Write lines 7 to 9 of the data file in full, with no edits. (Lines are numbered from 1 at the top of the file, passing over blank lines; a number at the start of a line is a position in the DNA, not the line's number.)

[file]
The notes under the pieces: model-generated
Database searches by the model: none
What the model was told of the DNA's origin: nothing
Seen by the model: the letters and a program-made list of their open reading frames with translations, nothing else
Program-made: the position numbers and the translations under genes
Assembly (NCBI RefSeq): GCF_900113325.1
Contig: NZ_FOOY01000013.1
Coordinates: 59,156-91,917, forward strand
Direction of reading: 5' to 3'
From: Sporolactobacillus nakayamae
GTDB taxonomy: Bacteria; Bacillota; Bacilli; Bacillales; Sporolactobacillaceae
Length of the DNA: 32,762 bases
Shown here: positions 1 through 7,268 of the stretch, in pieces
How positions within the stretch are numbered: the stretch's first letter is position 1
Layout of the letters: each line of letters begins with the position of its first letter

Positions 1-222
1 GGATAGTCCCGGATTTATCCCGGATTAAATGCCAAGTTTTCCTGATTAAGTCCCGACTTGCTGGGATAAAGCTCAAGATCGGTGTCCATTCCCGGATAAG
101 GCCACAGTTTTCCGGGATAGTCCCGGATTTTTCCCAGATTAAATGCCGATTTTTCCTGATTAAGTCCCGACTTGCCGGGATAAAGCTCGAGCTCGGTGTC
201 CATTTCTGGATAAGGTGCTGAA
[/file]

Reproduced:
Contig: NZ_FOOY01000013.1
Coordinates: 59,156-91,917, forward strand
Direction of reading: 5' to 3'